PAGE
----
How To: Foam Rolling

How to Foam Roll


Why you need to add this to your workout regime

Foam rolling has recently stepped out of the elite-sports-only field and become part of the laypersons fitness routine, making it more accessible. This is great news for everyone because foam rolling seriously kicks butt when it comes to taking care of your muscles in conjunction with an exercise regime.  

So what’s it all about? How do you do it? And are you getting the most out of this nifty technique? FIT has the answers. 


What exactly is is foam rolling? 

In a nutshell, foam rolling is using a large, firm foam cylinder to apply pressure to specific points on your body and roll around on them to give them a deep massage. This brings oxygen and hydration to the targeted areas, aids in muscle recovery and assists in returning muscles and fascia to an elastic, healthy and performance-ready state. 


How do you do it? 

When using a foam roller you will be vertical on the floor with the roller between your body and the ground. If you’re never tried it or seen it before, get the help of a personal trainer and watch some clips on YouTube. Using the roller and your body weight, you apply moderate pressure to your targeted area, moving back and forth or up and down to “roll” it out. 

It is common to use a mixture of targeting the specific areas that correspond to the muscle groups you are working out with your exercise movement, and also feeling intuitively as you go where is tight and needs some extra attention. Tight parts in the muscles are referred to as “trigger points” and require several seconds of pause to relax the muscle as much as possible.  


Top tips to get the most out of your rolling:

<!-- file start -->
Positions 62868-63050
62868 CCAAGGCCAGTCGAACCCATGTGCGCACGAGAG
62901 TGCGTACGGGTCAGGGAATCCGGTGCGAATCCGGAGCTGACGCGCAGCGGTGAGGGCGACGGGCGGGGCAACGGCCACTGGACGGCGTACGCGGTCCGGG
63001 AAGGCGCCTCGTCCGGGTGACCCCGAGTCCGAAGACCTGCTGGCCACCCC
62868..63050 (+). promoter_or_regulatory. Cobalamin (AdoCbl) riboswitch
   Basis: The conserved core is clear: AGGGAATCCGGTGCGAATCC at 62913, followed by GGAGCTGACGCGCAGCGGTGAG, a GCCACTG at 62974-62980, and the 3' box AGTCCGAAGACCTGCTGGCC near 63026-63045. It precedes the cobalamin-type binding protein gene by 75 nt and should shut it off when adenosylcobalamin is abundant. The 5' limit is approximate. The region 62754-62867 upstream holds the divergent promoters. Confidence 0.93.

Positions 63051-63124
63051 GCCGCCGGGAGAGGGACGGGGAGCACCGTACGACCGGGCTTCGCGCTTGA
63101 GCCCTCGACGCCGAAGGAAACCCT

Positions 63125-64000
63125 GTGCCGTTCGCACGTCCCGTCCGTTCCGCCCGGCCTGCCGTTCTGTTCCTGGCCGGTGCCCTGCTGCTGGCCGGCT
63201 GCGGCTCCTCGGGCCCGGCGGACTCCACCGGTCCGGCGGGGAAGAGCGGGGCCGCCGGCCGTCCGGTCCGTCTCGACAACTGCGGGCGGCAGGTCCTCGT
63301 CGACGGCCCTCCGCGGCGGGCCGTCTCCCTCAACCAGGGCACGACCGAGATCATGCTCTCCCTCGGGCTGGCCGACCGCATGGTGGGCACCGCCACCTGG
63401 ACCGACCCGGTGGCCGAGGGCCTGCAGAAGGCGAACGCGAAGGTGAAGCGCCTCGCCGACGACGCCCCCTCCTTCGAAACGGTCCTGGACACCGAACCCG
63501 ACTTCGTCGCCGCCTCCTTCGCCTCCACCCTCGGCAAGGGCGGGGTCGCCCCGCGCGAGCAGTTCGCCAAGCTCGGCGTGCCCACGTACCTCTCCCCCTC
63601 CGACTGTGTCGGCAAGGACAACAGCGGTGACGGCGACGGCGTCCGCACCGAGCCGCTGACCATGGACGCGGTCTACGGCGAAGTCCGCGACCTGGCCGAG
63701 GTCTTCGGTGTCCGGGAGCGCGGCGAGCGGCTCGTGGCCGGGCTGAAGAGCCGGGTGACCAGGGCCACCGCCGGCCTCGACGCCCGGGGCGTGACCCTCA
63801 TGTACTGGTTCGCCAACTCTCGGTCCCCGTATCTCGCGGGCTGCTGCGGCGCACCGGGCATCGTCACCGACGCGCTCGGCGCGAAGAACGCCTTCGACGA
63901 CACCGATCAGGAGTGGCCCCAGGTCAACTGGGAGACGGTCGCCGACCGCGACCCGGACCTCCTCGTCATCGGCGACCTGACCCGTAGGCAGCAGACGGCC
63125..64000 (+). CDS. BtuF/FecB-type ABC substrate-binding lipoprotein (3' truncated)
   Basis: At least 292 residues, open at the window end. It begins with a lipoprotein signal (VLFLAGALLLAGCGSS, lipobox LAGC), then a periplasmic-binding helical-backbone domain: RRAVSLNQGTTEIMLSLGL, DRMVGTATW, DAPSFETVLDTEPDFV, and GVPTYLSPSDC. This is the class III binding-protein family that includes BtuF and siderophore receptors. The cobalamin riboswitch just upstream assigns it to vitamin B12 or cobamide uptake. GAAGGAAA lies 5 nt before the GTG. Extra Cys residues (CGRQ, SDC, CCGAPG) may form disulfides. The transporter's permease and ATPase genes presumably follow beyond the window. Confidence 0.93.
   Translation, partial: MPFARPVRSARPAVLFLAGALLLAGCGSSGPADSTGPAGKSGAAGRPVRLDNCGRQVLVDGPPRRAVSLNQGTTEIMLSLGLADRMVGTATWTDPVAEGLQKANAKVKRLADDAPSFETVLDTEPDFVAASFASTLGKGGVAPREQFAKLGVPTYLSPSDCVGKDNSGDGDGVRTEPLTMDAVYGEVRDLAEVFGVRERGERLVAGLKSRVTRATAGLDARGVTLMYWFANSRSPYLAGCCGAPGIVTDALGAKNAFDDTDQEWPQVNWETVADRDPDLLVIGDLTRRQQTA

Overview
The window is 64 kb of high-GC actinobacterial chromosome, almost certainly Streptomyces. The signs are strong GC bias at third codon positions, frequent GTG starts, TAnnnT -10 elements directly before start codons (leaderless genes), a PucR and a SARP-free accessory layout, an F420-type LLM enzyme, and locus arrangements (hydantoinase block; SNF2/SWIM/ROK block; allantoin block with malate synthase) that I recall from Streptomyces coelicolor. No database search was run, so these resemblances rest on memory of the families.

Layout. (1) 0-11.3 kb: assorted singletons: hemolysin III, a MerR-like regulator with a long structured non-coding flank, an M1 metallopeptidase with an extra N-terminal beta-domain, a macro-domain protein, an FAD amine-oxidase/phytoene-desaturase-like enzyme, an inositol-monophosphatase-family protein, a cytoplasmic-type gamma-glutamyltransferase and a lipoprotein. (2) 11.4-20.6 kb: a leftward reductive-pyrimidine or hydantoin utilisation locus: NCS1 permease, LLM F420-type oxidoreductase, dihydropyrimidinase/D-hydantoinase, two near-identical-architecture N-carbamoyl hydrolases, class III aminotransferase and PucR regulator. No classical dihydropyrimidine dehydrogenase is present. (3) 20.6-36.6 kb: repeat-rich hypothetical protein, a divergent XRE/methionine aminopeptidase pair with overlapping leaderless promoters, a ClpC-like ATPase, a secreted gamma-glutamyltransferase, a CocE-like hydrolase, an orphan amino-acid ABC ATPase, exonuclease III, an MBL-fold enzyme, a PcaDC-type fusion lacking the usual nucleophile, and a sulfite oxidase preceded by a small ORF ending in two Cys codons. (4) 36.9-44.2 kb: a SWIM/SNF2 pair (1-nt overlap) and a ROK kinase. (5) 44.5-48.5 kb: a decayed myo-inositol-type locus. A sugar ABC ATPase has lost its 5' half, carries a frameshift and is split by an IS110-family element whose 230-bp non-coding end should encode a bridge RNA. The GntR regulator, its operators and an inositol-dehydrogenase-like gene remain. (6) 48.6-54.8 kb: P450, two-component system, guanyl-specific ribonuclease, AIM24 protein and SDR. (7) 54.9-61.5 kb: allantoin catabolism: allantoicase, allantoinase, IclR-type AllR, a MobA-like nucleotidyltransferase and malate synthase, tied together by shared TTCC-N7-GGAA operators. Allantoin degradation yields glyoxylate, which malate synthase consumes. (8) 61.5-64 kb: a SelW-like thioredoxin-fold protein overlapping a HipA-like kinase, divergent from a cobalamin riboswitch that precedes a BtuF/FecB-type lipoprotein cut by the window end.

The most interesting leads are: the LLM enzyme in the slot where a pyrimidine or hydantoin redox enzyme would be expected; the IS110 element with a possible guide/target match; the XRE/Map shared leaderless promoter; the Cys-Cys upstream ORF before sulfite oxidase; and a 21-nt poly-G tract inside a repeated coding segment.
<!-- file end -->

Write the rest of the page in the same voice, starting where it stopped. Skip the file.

• Don’t save it for only after your workout - Rolling improves circulation, which helps the body recover after a workout, but it is just as beneficial in preparing it for one. Try introducing rolling before your workout as well as afterwards for maximum benefit. As part of your warm-up, rolling increases blood flow breaks down knots to improve range of motion and releases muscle tightness, which can interfere with correct form if not addressed prior to exercising. 
  • Suck up the pain – Foam rolling will be painful at times, but sometimes it really is “no pain, no gain” and with foam rolling this is often the case. If you speed though movements when it hurts to avoid the pain, you’re wasting the opportunity to tend to the parts of the muscle that really need it. So bite the bullet and slow the movement right down on those trigger points. You’ll thank us later. 
  • Get multi-directional – Rather than just moving in and “up, down, up, down” motion, you need to incorporate side-to-side, cross friction and flexing / extending the joint being rolled. This is because some fascial attachments are not linear, but run from front to back or even in spirals, so a variety of movement patterns will cater to this anatomy.